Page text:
Diego Maradona, Argentinaâ€™s most famous soccer player got his career started on this team. Luqman and I were both very excited to walk past the La Bombera Stadium on the tour.
Evita's tomb decorated with flowers on her birthday
Our tour continued on through to Puerto Madero. This is the newest part of Buenos Aires. You can tell this by the modern style architecture of the buildings. An interesting part of this neighborhood is the most of the street names are named after famous women in Argentine history. There is also dance club that is a smaller scale replica of the Sydney Opera House.
We hit our home neighborhood of Palermo next. Nicolas pointed out the many parks and green spaces that are spread throughout Palermo.
In particular, he pointed out a monument of a flower that opens and lights up at night and closes during the day time. He also told us about how Palermo used to host some of the richest Buenos Aires inhabitants before the economic crises hit. Now, these beautiful houses are museums, shops, and schools. Palermo is also home to many embassies including the United States Embassy.
In the Recoleta Cemetery
Our final stop was at the Recoleta cemetery. Since Luqman and I had already been to the cemetery, we were prepared for the ostentatious mausoleums. However, this was Brandonâ€™s first time and thus he was wowed and awed by the various elegant and extravagant tombs. I think because of our previous trip to the cemetery, Luq and Iâ€™s interest was not really prevalent. Consequently, we did some ignorant things.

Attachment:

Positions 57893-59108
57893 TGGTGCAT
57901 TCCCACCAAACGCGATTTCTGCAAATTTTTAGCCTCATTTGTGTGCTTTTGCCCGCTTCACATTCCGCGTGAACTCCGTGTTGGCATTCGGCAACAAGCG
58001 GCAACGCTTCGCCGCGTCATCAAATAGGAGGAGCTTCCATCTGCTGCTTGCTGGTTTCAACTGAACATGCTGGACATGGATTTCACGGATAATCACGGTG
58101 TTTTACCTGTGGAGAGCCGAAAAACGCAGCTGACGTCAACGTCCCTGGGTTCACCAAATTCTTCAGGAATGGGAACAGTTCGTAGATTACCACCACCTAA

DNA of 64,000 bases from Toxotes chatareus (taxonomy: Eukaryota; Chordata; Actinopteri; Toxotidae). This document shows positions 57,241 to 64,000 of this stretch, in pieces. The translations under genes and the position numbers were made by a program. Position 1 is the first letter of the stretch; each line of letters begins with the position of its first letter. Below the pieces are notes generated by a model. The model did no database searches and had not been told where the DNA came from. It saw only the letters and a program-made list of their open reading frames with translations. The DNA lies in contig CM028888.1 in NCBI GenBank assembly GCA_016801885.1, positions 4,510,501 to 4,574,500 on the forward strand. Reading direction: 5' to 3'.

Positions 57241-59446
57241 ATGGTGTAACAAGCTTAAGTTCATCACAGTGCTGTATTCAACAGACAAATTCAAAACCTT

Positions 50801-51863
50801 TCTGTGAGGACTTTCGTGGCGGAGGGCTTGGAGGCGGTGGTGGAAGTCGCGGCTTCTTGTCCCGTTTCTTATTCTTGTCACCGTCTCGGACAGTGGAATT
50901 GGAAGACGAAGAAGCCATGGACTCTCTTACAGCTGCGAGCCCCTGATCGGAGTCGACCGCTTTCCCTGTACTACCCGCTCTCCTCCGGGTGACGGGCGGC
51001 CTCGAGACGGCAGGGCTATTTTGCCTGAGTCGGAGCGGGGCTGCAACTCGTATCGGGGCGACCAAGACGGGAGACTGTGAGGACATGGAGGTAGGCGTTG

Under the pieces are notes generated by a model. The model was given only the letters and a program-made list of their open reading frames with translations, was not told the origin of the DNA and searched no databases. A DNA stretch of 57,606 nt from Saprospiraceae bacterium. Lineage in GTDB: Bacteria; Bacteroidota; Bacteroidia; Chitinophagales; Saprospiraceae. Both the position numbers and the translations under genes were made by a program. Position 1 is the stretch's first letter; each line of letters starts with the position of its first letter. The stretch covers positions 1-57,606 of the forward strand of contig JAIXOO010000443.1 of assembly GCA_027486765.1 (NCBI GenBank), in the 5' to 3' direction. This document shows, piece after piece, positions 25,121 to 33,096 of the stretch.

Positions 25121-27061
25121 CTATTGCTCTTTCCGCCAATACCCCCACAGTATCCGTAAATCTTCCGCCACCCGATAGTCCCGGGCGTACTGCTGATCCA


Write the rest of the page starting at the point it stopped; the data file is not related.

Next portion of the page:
We took pictures posing with the various statues of peopleâ€™s tombs. Even worse, we encouraged Brandon to do it with us and Steve, the other guy in our tour group, laughed and took our picture. After we got the silliness out of our system, we continued on the tour of the cemetery with the rest of the group. Nicolas showed us some of the most famous inhabitants, including Eva PerĂłn. This particular day was special because it was her birthday. Therefore, her tomb was adorned with many flowers, wreaths and gifts from admirers and supporters. After looking at some more tombs, we said good-bye to Nicolas and headed back to our apartment.
Actin' a fool in the Cemetery
Instead of taking a taxi or a bus, we decided to walk home along the main road, Santa Fe. Throughout our walk, we noticed an abundance of bakeries. After seeing about 5 of them, all of us caved and decided to buy some yummy pastries.
When we arrived at our apartment, Luqman and I decided to head to get some more of our favorite commodity-empanadas.
We walked to my favorite empanada store, La Juventil, and came back with empanadas a plenty. We ate another empanada feast and then collapsed after a long day of touring and traveling.